As mentioned from these horrible and other unreported tales, life in Nigeria is no longer guaranteed on roads, in schools, at places of work and residences for both the nobles and the common people. If you are on transit, you risk your life to the marauding beasts. Our schools are unsafe for our innocent children. Recall that many of the abducted Chibok School girls since April 2014 are still at large and this is afflicting the conscience. These deadly and cowardly gunmen are gradually occupying the vast land of Nigeria, exhibiting their murderous atrocities, spilling blood at will and spreading fears in the minds.

It is unanimously contested that abject poverty is the major factor behind this despicable and wanton phenomenon. Are we then paying for the huge price of our national predicament? Are we learning any significant lessons from this theater of tragedy? Is kidnapping in Nigeria a choice, necessity or evil? If it is a choice for the perpetrators, then it is a wrong choice for which they shall live to regret, will definitely pay the price one day and the society is the greatest casualty. If they consider it a necessity to improve their economic well-being, they are dealing with a necessary evil which promises the nation a befitting doomsday. For the troubled nation, it is indeed an evil designed to foment great despair and torment our social, economic and psychological being.

In our frantic efforts to diagnose the causes of this harmful act, we must redesign our political psychology to suit the political philosophy of the late Abdullahi fodio who presented two types of politics, just and unjust politics. According to him, just politics is the restoration of the rights of the weak and the oppressed while unjust politics is the opposite of just politics. It is greatly incumbent for the political class to deeply look into the manner of its politics and governance to shift ground from self-aggrandized approach to people’s oriented option. Will the youths subdue their restiveness when they can’t make ends meet in the wake of squandering of riches perpetuated by most members of the political class? It poses a great challenge to the political class that insecurity has been on the rise since the advent of this current democratic dispensation.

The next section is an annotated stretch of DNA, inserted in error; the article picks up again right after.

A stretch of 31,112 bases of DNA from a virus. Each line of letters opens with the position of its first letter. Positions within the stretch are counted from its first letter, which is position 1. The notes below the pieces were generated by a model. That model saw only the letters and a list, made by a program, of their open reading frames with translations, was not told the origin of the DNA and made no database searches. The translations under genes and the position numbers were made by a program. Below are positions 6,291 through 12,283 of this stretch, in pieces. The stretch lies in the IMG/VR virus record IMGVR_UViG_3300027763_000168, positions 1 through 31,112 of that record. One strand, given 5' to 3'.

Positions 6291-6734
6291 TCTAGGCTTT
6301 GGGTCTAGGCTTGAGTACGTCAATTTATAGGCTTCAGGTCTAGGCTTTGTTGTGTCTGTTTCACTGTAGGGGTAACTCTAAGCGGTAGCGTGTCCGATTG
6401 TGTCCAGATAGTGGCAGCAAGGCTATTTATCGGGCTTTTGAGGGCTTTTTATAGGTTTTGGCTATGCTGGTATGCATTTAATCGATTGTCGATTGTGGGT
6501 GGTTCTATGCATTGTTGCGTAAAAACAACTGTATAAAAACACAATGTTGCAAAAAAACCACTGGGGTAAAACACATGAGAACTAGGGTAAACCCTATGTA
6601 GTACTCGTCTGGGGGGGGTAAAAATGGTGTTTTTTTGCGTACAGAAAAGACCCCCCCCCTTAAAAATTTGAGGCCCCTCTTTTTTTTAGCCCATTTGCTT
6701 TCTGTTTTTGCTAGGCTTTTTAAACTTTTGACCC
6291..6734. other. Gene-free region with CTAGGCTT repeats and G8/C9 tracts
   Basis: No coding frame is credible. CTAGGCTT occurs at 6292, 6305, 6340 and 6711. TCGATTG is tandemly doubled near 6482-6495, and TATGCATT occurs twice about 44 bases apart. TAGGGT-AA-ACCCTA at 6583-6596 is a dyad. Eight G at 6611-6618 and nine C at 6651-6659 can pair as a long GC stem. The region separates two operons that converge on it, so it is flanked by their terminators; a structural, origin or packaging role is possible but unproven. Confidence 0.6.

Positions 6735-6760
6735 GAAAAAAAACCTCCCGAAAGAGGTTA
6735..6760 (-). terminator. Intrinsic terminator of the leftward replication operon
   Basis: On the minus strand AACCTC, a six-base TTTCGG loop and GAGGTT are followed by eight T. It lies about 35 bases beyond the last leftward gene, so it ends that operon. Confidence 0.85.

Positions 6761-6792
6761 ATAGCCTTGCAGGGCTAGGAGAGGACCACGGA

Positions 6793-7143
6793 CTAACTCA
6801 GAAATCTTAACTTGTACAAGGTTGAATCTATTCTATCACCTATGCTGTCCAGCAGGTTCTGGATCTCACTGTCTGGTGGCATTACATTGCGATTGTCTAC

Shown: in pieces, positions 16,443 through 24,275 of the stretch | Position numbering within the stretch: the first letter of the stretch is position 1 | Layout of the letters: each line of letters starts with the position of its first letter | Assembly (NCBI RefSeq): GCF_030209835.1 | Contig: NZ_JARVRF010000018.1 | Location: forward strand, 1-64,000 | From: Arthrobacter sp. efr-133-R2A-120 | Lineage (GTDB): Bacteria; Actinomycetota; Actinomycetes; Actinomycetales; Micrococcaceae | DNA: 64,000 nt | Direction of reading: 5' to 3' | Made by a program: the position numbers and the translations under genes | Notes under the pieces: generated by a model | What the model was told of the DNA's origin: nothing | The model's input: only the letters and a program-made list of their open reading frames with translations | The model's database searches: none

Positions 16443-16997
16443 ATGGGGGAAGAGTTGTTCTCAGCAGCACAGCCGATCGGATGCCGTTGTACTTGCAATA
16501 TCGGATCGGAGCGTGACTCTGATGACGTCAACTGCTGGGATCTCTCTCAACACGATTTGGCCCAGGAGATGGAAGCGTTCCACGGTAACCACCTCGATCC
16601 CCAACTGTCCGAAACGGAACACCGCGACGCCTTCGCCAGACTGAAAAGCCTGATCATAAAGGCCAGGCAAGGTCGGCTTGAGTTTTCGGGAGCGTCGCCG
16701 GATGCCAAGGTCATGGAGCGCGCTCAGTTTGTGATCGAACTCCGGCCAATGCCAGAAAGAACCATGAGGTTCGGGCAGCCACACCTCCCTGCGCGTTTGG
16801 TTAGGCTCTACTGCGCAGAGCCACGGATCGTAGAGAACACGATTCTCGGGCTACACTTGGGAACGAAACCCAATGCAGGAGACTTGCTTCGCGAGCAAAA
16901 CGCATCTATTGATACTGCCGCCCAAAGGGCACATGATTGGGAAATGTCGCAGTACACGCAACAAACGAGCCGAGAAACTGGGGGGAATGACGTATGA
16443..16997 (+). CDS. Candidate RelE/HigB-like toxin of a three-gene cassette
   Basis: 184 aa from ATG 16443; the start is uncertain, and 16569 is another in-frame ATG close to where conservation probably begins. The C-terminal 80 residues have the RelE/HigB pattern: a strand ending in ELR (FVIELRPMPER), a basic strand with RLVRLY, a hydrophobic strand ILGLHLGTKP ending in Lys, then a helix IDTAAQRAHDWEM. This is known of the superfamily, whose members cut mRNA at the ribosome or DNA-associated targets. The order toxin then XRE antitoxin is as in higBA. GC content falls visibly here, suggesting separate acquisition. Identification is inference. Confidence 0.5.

A popular philosophy has it that the only security on earth is opportunity. The referred opportunity here is the type that will open the door for mass employment of the youth whose ambitions are ever growing and can’t understand why national resources should be allowed to be cornered by a few. When opportunities are provided to the people, there will be security through the rapid development of a just and egalitarian society where everybody will feel a sense of belonging, possess economic potentialities and the devil’s workshop will summarily be defeated. As long as the government will continue to prioritize misplaced priorities, we should expect more security risks across the land. No government can overcome security when its policies are detrimental to creating opportunities. No matter the huge money that will be invested on security, it will not yield the desired result until that money is converted to investment venture that will provide jobs for the unemployed. It will be a great patriotism if the National Assembly will use that 37 billion naira meant for just renovation to create opportunities for the unemployed youths across the country.

We often forget causes of events and concentrate only on the consequences. Let us apply the theory of Reverend Jessy Jackson who constantly reminds us, ‘Peace is not the absence of noise but the presence of justice’. Impliedly, when justice is denied it can be a possible cause of kidnapping and other forms of insecurity.  A typical case of study was the gruesome murder of the late Boko Haram leader Mohammed Yusif. For more than a decade, the ghost of insurgency has denied us peace as a result of that extra judicial killing.

To curtail the menace of kidnapping and other forms of insecurity, the government can try the develop mentalists’ Basic Needs Approach Method’. This is especially relevant for Third World countries that are prepared and possess the political will to get out of poverty. It can be a lasting solution to the prevailing kidnapping. In a nutshell, the model emphasizes the provision of the basic socioeconomic needs of the individuals.

While the dangerous game of kidnapping is gradually enticing the vulnerable youths who see it as both choice and necessity, it is indeed a great tragedy for our nation!

Abdu is from Galadanci Quarters,Ringim Jigawa State

and can be reached via:

aaringim68@gmail.com

07036207998